Coal bed methane takes on fuel oil in India

LONDON Thu Mar 28, 2013 7:08pm IST

A local woman prepares to collect coal from an open cast coal field at Dhanbad district in Jharkhand September 20, 2012. REUTERS/Ahmad Masood/Files

A local woman prepares to collect coal from an open cast coal field at Dhanbad district in Jharkhand September 20, 2012.

Credit: Reuters/Ahmad Masood/Files

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LONDON (Reuters) - Coal bed methane (CBM) pioneer Yogendra Modi believes India's huge coal fields could provide 10 percent of its fast-growing gas needs within 20 years, displacing some potentially costly imports.

His company, London-listed Great Eastern Energy Corp Ltd(GEECq.L) (GEECL), is set to deliver its first annual net profit this year as it ramps up CBM output ahead of a share sale in its home country.

GEECL makes its money persuading industrialists in West Bengal to convert their generators from heavy fuel oil, or furnace oil, to natural gas. The gas is fed to their doorsteps through GEECL's proprietary pipelines from rich virgin coal deposits less than 60 kilometres away.

The selling point? It's half the price of furnace oil and other liquid oil fuels, still the second most important industrial energy source in the country behind coal.

Modi offers his customers gas at $12 per million British thermal units (mmBtu) delivered via its own 100 kilometre pipeline network to the steel works and food processors of Asansol, Raniganj and Durgapur.

"Some industry is even setting up in West Bengal specifically to take advantage of our gas," Modi told Reuters in an interview. Conversion costs can be recovered in less than a month, he said, and can result in fewer clean-up stoppages due to the cleaner-burning nature of gas.

Modi would not disclose his costs of production, but asked about a figure below $2 per mmBtu he said that was "in the right ball park".

THE DRAG OF FIXED PRICES

GEECL has been drilling for coal bed methane (CBM) since 2006, and unlike many other gas suppliers, who are obliged to sell at a fixed low price to the power and fertilizer industries, it has a government contract allowing it to charge market prices that are some three times higher.

It will remain a small player, and India's CBM fields are too small to interest big corporations, but Modi believes his localised, integrated West Bengal model can be replicated to great effect.

Government data predicts imports of Liquefied Natural Gas (LNG) will multiply five-fold to over 10 billion cubic feet a day by 2022 when it will satisfy half the country's predicted gas demand.

Yet India, the third largest coal producer in the world, could become the number four producer of CBM, according to a 2011 study in the International Journal of Chemical Engineering and Applications.

The gas price restrictions that experts say are holding back domestic gas output growth are under review as part of a government re-think of gas policy.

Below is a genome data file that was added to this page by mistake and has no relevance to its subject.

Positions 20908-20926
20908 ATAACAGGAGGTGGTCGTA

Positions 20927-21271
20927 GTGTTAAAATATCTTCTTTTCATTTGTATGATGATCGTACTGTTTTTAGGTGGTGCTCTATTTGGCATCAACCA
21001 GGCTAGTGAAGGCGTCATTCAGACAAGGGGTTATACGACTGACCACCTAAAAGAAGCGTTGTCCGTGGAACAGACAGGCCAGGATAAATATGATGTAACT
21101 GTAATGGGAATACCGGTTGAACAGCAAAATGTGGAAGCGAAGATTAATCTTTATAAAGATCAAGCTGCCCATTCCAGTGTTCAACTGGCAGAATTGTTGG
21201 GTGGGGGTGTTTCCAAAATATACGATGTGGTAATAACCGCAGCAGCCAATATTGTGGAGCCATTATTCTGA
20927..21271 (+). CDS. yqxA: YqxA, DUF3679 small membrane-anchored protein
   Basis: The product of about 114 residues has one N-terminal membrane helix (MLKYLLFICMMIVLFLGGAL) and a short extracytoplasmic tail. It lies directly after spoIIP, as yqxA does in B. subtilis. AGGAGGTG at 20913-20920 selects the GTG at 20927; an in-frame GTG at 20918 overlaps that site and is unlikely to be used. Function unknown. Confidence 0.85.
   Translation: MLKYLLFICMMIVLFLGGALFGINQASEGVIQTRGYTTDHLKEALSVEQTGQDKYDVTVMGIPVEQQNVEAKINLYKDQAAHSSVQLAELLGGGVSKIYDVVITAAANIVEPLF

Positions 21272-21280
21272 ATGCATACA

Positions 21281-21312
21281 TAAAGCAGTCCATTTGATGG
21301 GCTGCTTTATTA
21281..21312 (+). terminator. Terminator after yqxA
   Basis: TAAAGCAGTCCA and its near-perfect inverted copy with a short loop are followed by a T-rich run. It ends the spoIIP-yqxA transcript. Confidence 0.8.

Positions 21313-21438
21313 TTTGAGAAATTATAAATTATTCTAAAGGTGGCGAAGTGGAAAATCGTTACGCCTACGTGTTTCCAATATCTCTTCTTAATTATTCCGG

Although GEECL can already charge free market prices, Modi worries that continued price restrictions will delay development of local resources and leave the country increasingly dependent on LNG imports and gas potentially piped in from nearby Pakistan, Bangladesh or Myanmar.

"Unless government pushes hard on local exploration and allows a free market price they will be in trouble," he said.

INDIAN FUND RAISING

As chairman and chief executive, Modi owns 59 percent of GEECL. The remainder is in the hands of UK institutional shareholders who have financed it since listing in 2005.

A shareholder meeting this week voted through the company's first Indian share offering of up to about 8 million new shares, increasing the number in issue by about 13.43 percent and raising between 35 and 40 million pounds to fund more drilling and well development.

The Bombay Stock Exchange and National Stock Exchange listing is partly an Indian regulatory requirement to list at home after moving into profit. Modi's holding will be diluted to about 52 percent by the sale.

GEEC has moved into profit on production of 15 million standard cubic feet (mmcsfd) a day with 144 wells drilled on its Raniganj (South) Block, but it plans to drill 40 wells a year in future and to be pumping 100 mmcsfd by 2019.

GEEC estimates the reserves at Raniganj South at 2.4 trillion cubic feet (tcf) and has another licence at Mannagurdi in Tamil Nadu in India's south east which could contain 1 tcf and could use a pipeline infrastructure left behind by depletion of conventional fields.

With a market value of around 320 million pounds, GEEC made a net profit of $4.03 million in the six months to September last year. Its annual results are due in May.

(Editing by Keiron Henderson)

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